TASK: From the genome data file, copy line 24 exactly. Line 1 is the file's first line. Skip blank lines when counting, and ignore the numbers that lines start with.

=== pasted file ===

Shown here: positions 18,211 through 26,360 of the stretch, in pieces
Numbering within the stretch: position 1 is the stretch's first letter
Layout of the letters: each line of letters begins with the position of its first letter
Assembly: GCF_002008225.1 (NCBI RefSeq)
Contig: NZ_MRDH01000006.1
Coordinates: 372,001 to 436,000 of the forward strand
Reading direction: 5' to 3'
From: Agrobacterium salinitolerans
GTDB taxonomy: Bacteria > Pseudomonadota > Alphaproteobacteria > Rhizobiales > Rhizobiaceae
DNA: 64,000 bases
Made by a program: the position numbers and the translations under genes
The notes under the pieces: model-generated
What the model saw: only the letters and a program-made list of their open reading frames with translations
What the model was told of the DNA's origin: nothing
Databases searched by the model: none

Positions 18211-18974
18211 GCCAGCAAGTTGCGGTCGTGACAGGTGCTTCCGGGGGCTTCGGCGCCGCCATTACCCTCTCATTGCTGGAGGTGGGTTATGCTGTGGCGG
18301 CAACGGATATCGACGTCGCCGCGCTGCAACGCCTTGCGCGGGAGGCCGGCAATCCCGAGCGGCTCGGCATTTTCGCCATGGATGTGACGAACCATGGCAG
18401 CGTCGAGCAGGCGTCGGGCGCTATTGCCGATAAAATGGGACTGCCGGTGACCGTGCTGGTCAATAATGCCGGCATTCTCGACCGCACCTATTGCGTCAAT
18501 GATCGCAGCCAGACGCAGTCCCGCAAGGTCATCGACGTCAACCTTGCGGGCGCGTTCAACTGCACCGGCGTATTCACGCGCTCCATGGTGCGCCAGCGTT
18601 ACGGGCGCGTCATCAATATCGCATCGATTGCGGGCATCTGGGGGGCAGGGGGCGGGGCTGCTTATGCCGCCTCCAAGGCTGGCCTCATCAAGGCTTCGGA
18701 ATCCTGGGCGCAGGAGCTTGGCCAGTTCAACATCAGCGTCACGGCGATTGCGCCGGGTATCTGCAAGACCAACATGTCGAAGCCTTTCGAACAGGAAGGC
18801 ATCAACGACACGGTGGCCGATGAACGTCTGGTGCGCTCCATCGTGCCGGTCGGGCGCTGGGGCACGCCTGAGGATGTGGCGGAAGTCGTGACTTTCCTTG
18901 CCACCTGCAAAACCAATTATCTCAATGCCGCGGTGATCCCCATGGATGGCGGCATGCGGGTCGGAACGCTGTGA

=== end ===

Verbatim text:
18901 CCACCTGCAAAACCAATTATCTCAATGCCGCGGTGATCCCCATGGATGGCGGCATGCGGGTCGGAACGCTGTGA